3-In-A-Row Solver

Start: 12/06/2019
Due: 12/12/2019, 11:59pm Collaboration: individual or pair programming
Important Links: style guidelines, maze.zip, nQueens.kt, input_outputs.zip, gradesheet

Lab idea from Dave Reed, Creighton University.

In the 3-In-A-Row puzzle you are given an n by n board for some even integer n. The board is partially filled—some cells are occupied by blue squares, and some by white squares. The rest of the board is empty (shown as gray).

Input board
Figure 1. Input board

You have to fill the board with blue and white squares in such a way that the following two conditions are satisfied.

  1. No row or column has 3-In-A-Row (or 3-In-A-Column) squares of the same color, and
  2. Each row and column has equal number of blue and white squares.

The given puzzle has this solution:

Solution board
Figure 2. Solution

A human trying to solve this puzzle will have to carefully reason her way through it using logical analysis. See an example of such analysis at 3-In-A-Row help. Nevertheless, we can write a computer program that takes an initial board configuration and searches for an answer. However, due to the exponential growth rate in the size of the search space, a naive brute-force search will take prohibitively long. We need to search intelligently.


Backtracking is an established search method for solving many intractable computational problems, including a problem like the 3-In-A-Row puzzle. The algorithm starts with an empty current partial solution. It keeps attempting to complete the current partial solution to a full solution by incrementally adding to the current partial solution one new item at each step. It will systematically try all possibilities of expanding the current partial solution, so long as it cannot prove that the current partial solution is doomed, i.e., not capable of being expanded to a complete solution. Immediately after trial adding a new item to the current partial solution, it checks whether this results in a full solution or not. If it does, the algorithm halts and declares success. Otherwise, it checks whether the last addition has resulted in a doomed partial solution or not. If the new partial solution is not doomed, it continues the search using the new partial solution as the current partial solution. If the new partial solution is doomed, it retracts the last addition and continues with the next possible way to expand this current partial solution. If all possible ways to expand the current partial solution has been exhausted without finding a solution, it retracts its last addition, and continues the search. The search stops when we have checked all possible ways to expand the current partial solution without finding a solution, and the current partial solution is empty. In such a case, it declares failure.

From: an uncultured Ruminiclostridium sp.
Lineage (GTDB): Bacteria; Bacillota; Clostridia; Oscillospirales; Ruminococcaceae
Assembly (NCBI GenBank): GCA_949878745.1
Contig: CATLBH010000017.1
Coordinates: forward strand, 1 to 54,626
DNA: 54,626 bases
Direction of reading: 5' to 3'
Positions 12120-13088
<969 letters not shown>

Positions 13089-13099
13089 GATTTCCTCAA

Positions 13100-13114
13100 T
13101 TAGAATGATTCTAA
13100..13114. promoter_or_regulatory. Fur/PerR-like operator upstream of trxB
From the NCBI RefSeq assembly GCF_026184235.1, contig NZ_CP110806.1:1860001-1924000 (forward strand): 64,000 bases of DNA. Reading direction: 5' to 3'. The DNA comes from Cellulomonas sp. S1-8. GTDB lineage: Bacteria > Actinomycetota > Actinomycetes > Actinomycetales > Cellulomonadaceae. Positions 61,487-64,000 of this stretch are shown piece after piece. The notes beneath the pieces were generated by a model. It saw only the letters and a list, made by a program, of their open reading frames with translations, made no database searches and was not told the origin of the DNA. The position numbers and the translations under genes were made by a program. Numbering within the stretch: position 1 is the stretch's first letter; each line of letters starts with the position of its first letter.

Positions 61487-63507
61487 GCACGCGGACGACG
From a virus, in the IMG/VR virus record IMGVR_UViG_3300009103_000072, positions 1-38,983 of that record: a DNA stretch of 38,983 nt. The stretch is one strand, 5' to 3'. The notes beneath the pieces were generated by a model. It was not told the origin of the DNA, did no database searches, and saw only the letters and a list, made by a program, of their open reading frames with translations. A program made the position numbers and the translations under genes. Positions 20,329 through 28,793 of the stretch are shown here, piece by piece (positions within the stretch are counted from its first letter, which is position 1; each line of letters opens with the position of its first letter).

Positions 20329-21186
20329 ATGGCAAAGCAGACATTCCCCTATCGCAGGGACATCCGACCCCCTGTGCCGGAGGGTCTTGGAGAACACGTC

This basic algorithm can be modified to search for all solutions instead of just one solution.

Getting Started

First, make sure you understand the rules and objectives of the puzzle. Second, study the lecture notes on backtracking. Third, design your backtracking search algorithm for the puzzle. Decide on the data structures to be used, the ordering of the items to be added to the current partial solution, how to check for success condition, how to check whether a partial solution is doomed or not, etc. Fourth, write pseudocode for the search. Last, you can now implement your pseudocode as a Kotlin program. Don’t forget to test as soon as you have written even one function.

Required Structure

Instead of being given a skeleton Kotlin file to start from, you are going to write the code more or less from scratch. However, in order to enforce some uniformity (which will make the grading easier), we request that you do certain things:

Extra Credit

You must have completed the program for the regular part described above before attempting this extra credit part. Your attempted extension to the basic program will not be graded unless you also submit a correct program for the regular part. You can make either one or both of the following extensions.

The first entension is to make your program output graphically. Instead of just simple text, make your program display both the input board along side the solution board. This will make it easy for the user to check the correctness of the program’s solution. Here is the result of running my program on the 03-26-easy-6x6.in input file.

Figure 3. Input and solution boards for 03-26-easy-6x6.in

The second extension is to animate the backtracking search like this

Figure 4. Input board and search animation for 03-26-easy-6x6.in

except that, in contrast to the animated gif, your animation should not loop. Your program should animate how the backtrack search proceeds until it finds a solution or determines that there is none, and then stop.

The third extension is to combine all three versions of the program (text, GUI, and animation) into one program. The user chooses which version to execute by providing the appropriate flag on the command line.

The fourth extension is to write a text-only version of the program that prints all solutions.


We will use this gradesheet when grading your lab.


As usual, you should submit via Moodle. Simply submit TiarSolverText.kt if you attempt the basic backtracking algorithm only. You should create a new project for each extra credit you attempt. However, when submitting the extra credit work, simply submit the kotlin source code.